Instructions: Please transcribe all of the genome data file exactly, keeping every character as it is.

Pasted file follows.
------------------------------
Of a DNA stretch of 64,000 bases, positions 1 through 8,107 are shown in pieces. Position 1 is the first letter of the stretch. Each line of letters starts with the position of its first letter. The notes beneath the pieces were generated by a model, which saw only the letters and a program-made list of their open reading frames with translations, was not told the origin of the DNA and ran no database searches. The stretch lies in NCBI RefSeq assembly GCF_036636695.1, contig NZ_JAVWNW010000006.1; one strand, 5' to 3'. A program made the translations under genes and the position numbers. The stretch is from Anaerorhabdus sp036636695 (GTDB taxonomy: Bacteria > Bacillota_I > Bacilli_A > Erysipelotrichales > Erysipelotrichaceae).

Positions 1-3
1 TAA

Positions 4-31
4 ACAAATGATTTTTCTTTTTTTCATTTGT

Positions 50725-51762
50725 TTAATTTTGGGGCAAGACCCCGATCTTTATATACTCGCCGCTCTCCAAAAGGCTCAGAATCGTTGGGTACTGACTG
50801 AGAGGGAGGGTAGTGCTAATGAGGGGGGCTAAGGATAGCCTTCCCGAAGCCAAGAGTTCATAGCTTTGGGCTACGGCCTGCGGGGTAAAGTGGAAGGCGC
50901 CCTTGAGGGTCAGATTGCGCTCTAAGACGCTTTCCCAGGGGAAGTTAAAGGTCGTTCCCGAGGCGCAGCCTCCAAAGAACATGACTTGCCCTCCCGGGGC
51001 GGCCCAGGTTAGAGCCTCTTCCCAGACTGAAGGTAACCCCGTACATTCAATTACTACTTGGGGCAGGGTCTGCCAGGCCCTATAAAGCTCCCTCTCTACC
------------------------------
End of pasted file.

Of a DNA stretch of 64,000 bases, positions 1 through 8,107 are shown in pieces. Position 1 is the first letter of the stretch. Each line of letters starts with the position of its first letter. The notes beneath the pieces were generated by a model, which saw only the letters and a program-made list of their open reading frames with translations, was not told the origin of the DNA and ran no database searches. The stretch lies in NCBI RefSeq assembly GCF_036636695.1, contig NZ_JAVWNW010000006.1; one strand, 5' to 3'. A program made the translations under genes and the position numbers. The stretch is from Anaerorhabdus sp036636695 (GTDB taxonomy: Bacteria > Bacillota_I > Bacilli_A > Erysipelotrichales > Erysipelotrichaceae).

Positions 1-3
1 TAA

Positions 4-31
4 ACAAATGATTTTTCTTTTTTTCATTTGT

Positions 50725-51762
50725 TTAATTTTGGGGCAAGACCCCGATCTTTATATACTCGCCGCTCTCCAAAAGGCTCAGAATCGTTGGGTACTGACTG
50801 AGAGGGAGGGTAGTGCTAATGAGGGGGGCTAAGGATAGCCTTCCCGAAGCCAAGAGTTCATAGCTTTGGGCTACGGCCTGCGGGGTAAAGTGGAAGGCGC
50901 CCTTGAGGGTCAGATTGCGCTCTAAGACGCTTTCCCAGGGGAAGTTAAAGGTCGTTCCCGAGGCGCAGCCTCCAAAGAACATGACTTGCCCTCCCGGGGC
51001 GGCCCAGGTTAGAGCCTCTTCCCAGACTGAAGGTAACCCCGTACATTCAATTACTACTTGGGGCAGGGTCTGCCAGGCCCTATAAAGCTCCCTCTCTACC